On Friday Bill McKibbon, famed environmental writer and self-described luddite, built up to the crescendo of his speech about the climate crisis by name-dropping his new website: www.350.org. The number "350," he explained, is basically the planetary equivalent of our 98.6 degree body temperature. "Scientists have told us that unless we can reduce the amount of carbon dioxide in the atmosphere to 350 parts per million—we're currently at 387 ppm—we will cause huge and irreversible damage to the earth," he urged.
His new site, 350.org, is McKibbon's attempt to harness the croudsourcing activism of Meetup with the mass momentum of An Inconvenient Truth. Ultimately the goal is to get hundreds of local groups around the world to simultaneously stage rallies on October 24, 2009 to convey the urgency of the number of 350. All this, so when government leaders gather in Copenhagen in December 2009 to negotiate a new climate treaty, they will make regulations aggressive enough to reach that goal (note: McKibbon did acknowledge using the number "350" was a reductionist and sometimes arguable target, however he explained, global branding often requires the lowest common denominator).
To my surprise, McKibbon wasn't the only unlikely influential at Greenbuild using technology to bring their life's work to the masses in some Web 2.0 or open-sourcey kind of way. Seventy-nine-year-old, Pulitzer Prize winning biologist EO Wilson gave his own ambitious digital shout-outs: eol.org, an open-source online encyclopedia of every species; and The Biodiversity Heritage Library, which is in the process of scanning every page ever printed about every species (the final database is estimated to be 500 million pages; right now they're at 8 million).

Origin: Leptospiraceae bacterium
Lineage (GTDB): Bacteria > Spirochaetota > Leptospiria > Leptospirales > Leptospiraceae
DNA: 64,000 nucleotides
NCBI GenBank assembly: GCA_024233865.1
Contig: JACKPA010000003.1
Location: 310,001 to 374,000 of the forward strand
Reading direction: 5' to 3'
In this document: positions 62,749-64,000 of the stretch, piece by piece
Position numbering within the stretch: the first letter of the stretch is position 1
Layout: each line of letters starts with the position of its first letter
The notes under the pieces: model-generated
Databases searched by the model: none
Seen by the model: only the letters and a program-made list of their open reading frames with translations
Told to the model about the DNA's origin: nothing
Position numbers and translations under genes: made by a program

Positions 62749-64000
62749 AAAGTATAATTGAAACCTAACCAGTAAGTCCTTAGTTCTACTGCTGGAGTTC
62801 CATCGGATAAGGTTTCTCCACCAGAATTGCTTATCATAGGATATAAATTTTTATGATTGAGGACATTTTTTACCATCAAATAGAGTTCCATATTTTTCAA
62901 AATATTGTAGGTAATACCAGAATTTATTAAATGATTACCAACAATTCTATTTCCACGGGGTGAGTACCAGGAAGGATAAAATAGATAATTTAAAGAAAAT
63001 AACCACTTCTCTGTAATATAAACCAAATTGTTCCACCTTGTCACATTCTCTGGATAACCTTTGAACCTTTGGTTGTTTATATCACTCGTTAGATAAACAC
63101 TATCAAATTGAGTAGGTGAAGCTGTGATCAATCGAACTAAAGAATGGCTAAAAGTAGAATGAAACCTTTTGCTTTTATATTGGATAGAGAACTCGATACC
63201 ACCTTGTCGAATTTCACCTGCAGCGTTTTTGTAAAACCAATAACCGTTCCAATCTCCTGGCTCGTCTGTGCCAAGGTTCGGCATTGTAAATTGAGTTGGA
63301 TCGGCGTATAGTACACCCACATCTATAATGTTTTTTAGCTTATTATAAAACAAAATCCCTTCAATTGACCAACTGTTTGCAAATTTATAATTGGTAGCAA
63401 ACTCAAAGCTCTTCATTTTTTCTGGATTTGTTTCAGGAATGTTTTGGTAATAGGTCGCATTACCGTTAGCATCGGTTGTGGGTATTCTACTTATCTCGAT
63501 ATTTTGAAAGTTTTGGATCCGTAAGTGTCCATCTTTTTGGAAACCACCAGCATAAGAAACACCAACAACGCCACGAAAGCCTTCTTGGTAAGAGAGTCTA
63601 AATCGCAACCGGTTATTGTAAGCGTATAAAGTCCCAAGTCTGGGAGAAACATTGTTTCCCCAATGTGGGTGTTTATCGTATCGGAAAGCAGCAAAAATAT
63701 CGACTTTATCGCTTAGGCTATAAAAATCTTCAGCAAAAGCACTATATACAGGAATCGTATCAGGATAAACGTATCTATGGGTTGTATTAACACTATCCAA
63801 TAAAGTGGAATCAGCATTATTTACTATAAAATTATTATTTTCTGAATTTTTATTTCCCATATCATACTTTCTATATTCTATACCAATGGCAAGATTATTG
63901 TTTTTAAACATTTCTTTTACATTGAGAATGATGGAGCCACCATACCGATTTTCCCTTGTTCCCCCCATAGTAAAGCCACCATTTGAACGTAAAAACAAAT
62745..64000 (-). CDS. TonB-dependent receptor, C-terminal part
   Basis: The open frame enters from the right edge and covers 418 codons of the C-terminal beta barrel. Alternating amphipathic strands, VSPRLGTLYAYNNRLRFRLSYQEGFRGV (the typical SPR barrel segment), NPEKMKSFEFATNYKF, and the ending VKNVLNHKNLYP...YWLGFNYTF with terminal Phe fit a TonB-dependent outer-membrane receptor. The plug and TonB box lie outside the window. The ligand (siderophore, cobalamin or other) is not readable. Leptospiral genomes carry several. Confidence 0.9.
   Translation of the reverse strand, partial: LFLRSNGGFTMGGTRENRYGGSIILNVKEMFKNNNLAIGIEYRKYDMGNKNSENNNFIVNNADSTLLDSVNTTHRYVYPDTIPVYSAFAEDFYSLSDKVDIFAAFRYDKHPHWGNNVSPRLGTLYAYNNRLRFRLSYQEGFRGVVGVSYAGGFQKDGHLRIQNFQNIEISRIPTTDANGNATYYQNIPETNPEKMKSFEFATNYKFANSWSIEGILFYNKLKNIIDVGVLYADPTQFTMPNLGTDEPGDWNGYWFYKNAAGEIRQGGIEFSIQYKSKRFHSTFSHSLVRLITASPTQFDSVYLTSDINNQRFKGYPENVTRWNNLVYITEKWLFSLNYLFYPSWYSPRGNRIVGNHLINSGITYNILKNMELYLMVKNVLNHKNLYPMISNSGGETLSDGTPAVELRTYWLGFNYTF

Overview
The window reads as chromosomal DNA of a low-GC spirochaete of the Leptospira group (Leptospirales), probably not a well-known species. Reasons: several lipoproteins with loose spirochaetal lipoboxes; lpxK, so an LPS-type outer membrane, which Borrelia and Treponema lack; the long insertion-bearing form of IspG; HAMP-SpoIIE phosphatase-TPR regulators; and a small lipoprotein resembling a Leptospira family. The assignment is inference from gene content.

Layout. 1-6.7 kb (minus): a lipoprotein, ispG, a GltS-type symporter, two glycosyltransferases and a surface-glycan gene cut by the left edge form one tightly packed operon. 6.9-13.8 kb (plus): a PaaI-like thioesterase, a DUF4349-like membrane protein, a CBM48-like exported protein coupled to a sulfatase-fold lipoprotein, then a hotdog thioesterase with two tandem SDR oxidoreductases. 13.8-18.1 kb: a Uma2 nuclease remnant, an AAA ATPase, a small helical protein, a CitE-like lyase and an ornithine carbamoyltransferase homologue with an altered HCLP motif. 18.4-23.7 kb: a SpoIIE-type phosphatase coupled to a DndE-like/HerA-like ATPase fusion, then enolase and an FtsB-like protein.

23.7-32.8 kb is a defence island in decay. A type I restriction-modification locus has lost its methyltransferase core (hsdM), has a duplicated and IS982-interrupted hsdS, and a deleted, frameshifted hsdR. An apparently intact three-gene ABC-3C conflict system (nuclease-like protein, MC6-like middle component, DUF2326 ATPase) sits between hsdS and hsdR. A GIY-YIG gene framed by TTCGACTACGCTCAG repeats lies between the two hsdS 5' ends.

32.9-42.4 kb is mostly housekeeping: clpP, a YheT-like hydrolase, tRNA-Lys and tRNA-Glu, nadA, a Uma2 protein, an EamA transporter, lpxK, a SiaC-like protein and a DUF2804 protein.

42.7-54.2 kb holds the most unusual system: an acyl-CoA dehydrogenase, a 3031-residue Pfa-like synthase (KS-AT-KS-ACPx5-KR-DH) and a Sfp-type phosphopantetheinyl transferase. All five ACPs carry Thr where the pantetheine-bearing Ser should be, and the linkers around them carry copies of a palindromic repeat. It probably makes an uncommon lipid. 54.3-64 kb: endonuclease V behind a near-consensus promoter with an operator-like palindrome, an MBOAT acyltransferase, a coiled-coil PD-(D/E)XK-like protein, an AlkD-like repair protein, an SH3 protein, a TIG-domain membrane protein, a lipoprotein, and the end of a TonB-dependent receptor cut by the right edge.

But the new Web project that sounded most intriguing is the brainchild of biomimicry's Janine Benyus. Her new site, AskNature.org (partner of eol.org), is a resource where designers can look to nature to solve design challenges (i.e. how does nature self-clean? how do plants convert solar energy into chemical energy? how do butterflies scatter light?). "It’s eHarmony.com for biologists," chuckled Benyus at Greenbuild's closing event. "It’s a way for biologists to hook up with your [design] world, because we didn’t go to the same parties in college."